A cosmic collision that was seen all across the earth.
As part of a historic test of humanity’s capacity to safeguard Earth from a potentially catastrophic collision with a space rock, a NASA spacecraft purposefully crashed into an asteroid on Monday.
The DART probe of the organisation, which stands for Double Asteroid Redirection Test, performed the ground-breaking operation on the innocuous and small space asteroid known as Dimorphos, which is located around 6.8 million miles from Earth.
The $325 million mission’s goal was to investigate whether “nudging” an asteroid could change its course, giving researchers a useful hands-on evaluation of planetary security technology.
At 7:14 p.m. ET, the DART spacecraft, which is about the size of a vending machine, collided head-on with Dimorphos while travelling at 14,000 mph.
DART’s camera caught real-time images of Dimorphos growing in size as the spacecraft got closer to the asteroid. The probe transmitted startling details of the space rock’s jagged, uneven surface in the moments before impact.
Elena Adams, a DART mission systems engineer at the Johns Hopkins University Applied Physics Laboratory, exclaimed, “Oh my gosh.”
When the spacecraft’s signal disappeared shortly after sending its final photograph, indicating that the probe had in fact reached its target, cheers broke out.
Bill Nelson, the administrator of NASA, commended the DART team and said that the multinational team of scientists’ work will help humanity defend Earth against impending asteroids.
We are demonstrating that planetary defence is an international effort and that saving the world is highly likely, Nelson added.
NASA may not confirm any adjustments to the space rock’s trajectory for up to a few weeks. The objective is to cut the asteroid’s almost 12-hour orbit down to a few minutes long.
Even a slight alteration in an asteroid’s course in a real-world planetary defence scenario, if it is still far enough away, may prevent a catastrophic collision.
Dimorphos, an asteroid that is 525 feet diameter, revolves around Didymos, a much larger asteroid that is 2,500 feet wide. According to NASA, neither Didymos nor Dimorphos are a threat to Earth.
The DART spacecraft travelled to its target asteroid for ten months after its November launch into space.
The probe wasn’t supposed to make it through the collision. Several minutes after the impact, a small, Italian-built satellite that was sent as part of the operation was to fly within 25 to 50 miles of Dimorphos and take pictures.
Ground-based telescopes will be utilised in the coming days and weeks to observe Dimorphos and measure its orbit. A mission led by the European Space Agency that will launch in 2024 will analyse the asteroid’s impact crater and go more in-depth with Dimorphos and Didymos.
NASA anticipates that the DART collision will reduce Dimorphos’ orbital period around Didymos by up to ten minutes. That comparatively slight change is anticipated to increase with time. If successful, it would show the value of doing such a manoeuvre in the presence of a potentially dangerous asteroid that is millions of miles away.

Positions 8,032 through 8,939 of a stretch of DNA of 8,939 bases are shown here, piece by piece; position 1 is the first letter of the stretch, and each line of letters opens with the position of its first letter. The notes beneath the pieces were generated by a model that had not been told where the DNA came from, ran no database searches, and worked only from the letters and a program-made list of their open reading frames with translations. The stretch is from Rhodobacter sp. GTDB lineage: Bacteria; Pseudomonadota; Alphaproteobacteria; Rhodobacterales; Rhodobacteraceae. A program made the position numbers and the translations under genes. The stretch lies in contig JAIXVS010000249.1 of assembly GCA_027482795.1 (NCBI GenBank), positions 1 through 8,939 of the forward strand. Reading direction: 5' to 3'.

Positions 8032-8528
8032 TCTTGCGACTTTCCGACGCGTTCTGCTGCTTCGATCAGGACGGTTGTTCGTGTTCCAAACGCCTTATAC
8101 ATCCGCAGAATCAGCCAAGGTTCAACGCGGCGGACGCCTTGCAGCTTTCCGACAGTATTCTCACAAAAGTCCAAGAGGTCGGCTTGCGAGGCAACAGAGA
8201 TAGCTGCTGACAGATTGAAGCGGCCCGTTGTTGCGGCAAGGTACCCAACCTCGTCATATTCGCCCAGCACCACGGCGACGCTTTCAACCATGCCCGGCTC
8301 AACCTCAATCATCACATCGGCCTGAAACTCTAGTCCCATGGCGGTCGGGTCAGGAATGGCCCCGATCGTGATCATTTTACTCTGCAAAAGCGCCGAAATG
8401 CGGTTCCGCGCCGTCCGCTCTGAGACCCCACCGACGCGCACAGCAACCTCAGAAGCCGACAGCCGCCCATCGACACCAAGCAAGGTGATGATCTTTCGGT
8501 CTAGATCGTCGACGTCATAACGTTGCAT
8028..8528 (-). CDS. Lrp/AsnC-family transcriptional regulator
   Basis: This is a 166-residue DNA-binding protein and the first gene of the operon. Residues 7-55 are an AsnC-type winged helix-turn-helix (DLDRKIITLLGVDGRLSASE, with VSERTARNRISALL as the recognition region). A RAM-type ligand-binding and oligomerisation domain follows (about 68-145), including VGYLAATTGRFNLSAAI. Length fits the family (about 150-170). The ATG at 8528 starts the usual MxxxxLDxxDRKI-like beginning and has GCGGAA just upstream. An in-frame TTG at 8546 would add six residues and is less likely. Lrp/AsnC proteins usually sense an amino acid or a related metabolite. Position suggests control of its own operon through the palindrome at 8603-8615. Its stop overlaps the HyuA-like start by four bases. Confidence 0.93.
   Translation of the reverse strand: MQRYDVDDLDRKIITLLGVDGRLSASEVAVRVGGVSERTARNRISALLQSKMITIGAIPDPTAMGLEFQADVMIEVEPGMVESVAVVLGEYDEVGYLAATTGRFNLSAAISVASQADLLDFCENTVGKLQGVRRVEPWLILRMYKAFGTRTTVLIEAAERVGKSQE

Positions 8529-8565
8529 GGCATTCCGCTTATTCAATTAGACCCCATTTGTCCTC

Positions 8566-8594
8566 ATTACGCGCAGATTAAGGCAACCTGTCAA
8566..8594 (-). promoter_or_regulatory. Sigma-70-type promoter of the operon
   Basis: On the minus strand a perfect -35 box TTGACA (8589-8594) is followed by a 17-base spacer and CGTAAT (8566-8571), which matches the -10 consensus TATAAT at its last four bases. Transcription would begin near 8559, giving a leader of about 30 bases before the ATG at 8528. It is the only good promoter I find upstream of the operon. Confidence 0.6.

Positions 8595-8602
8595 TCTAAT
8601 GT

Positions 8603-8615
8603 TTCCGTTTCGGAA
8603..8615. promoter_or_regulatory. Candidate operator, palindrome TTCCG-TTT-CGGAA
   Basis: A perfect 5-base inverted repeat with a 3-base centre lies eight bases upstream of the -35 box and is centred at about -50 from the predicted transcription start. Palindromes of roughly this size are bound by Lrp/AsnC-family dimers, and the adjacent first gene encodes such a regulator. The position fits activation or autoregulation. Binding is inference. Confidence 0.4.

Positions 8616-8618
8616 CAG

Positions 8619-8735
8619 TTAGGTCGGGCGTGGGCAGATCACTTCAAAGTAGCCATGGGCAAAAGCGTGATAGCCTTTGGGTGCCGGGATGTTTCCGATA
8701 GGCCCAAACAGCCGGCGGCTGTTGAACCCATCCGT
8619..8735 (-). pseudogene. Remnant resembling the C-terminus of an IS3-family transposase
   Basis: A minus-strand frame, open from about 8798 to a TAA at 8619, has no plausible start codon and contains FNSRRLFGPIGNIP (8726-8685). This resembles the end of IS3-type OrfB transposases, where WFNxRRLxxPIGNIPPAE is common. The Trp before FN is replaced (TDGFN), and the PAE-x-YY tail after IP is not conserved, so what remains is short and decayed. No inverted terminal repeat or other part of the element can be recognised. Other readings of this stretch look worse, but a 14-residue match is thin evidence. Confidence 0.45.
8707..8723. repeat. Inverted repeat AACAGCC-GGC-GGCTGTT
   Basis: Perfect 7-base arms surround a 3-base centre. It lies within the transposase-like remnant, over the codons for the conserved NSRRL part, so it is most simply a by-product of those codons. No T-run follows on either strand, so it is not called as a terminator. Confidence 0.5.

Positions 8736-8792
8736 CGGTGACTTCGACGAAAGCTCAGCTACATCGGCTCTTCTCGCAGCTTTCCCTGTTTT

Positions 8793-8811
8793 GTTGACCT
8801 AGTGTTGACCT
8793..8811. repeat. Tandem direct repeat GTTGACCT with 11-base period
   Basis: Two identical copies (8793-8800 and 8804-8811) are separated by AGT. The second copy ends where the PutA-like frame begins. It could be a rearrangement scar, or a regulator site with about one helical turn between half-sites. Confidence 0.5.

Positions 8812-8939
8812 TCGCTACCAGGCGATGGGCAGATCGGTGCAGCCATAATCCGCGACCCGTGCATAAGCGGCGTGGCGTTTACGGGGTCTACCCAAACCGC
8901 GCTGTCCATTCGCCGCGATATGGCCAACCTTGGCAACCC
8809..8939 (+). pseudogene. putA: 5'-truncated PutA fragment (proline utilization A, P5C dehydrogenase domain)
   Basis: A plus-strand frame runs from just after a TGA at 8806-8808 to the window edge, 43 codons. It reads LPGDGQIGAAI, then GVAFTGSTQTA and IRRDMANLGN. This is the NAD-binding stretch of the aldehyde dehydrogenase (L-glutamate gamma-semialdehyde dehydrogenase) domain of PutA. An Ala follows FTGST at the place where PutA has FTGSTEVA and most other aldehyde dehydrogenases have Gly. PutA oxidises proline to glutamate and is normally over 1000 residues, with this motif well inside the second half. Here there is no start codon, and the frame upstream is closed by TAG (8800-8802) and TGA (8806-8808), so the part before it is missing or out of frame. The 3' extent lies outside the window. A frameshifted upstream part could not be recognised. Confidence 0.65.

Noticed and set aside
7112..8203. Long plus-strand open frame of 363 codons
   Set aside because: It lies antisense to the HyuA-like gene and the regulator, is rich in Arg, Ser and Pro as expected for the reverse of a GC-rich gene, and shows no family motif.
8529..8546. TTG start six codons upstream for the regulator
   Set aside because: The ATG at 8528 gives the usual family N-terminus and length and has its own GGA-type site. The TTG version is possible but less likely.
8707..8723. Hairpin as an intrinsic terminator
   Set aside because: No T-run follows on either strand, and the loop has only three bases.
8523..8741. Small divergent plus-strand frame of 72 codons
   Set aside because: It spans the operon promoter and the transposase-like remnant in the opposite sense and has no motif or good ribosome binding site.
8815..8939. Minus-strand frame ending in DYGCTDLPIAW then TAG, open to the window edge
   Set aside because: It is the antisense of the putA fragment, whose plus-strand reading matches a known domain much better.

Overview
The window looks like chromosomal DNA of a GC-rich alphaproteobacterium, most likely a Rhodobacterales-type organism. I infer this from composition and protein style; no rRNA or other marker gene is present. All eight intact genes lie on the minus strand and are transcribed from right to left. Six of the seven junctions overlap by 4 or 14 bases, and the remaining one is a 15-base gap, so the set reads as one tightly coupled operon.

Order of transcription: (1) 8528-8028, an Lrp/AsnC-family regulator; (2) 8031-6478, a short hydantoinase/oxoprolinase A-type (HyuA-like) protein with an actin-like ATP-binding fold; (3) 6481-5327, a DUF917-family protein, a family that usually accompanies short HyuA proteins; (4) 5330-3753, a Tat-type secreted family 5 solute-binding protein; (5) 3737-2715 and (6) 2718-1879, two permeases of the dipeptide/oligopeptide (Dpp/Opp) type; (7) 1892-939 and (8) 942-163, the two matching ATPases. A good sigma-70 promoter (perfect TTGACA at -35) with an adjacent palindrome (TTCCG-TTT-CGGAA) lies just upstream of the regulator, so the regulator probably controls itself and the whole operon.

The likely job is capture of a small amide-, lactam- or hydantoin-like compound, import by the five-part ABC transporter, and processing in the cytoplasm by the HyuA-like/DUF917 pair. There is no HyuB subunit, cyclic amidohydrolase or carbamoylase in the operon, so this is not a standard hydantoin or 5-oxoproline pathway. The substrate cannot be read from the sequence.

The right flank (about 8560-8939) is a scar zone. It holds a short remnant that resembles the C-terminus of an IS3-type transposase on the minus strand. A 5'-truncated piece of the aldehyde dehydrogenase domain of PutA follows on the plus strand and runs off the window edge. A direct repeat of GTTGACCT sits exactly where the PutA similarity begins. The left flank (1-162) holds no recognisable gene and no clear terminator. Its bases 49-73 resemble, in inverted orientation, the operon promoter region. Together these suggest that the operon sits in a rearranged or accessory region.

The DART mission serves as a proof-of-concept for the use of asteroid deflection in planetary defence. Data from the experiment will help NASA understand how the concept might be used in the future in addition to proving whether it works.
It is the responsibility of NASA’s Planetary Defense Coordination Office to look for nearby objects that could endanger the earth. Although scientists have cautioned that only a small portion of smaller near-Earth objects have been discovered, the agency stated that no known asteroid larger than 450 feet across has a serious risk of reaching Earth in the next 100 years.
According to Bruce Betts, chief scientist at the Planetary Society, a nonprofit organisation that conducts research, lobbying, and outreach to support space exploration, the fear of “killing asteroids” may seem unreal, but it is all too real.
The Chicxulub asteroid, estimated to have been 6 to 10 miles wide, crashed into Earth 66 million years ago, causing a sudden mass extinction. This event is the best-known example of a cataclysmic impact. Nearly three-quarters of all plant and animal species that were present on Earth at the time perished in the catastrophe, which also wiped out the dinosaurs.
When a space rock detonated over a remote area of Siberia in 1908, it was the greatest asteroid impact in history. According to NASA, the catastrophe, which became known as the “Tunguska explosion,” destroyed trees on 500,000 acres of virgin forest. There are still unanswered questions regarding the Tunguska disaster, but experts have determined that a space rock between 164 and 262 feet across most likely caused the collision.
Even far tiny space pebbles have the potential to do significant harm.
A space rock the size of a tennis court that was about 65 feet wide flashed through the sky in 2013 above Chelyabinsk, Russia, before exploding in the atmosphere at a distance of around 20 miles.
According to NASA, the explosion generated energy roughly equal to 440,000 tonnes of TNT. Over hundreds of square kilometres, the explosion and its shock wave destroyed trees and broke out windows. Over 1,600 people suffered injuries.
Chelyabinsk was a wake-up call, according to Betts. “After that, people began to take it much more seriously, and the concept of planetary defence became much more widely accepted.”
Betts expressed his hope that the DART mission would help spread the word about the value of planetary defence.
It has the potential to do catastrophic damage, but these things don’t happen very frequently, so it’s planning for an unique kind of calamity, he added. However, if we prepare for it and work hard now, it will pay off and we can actually avert a catastrophic tragedy in the future.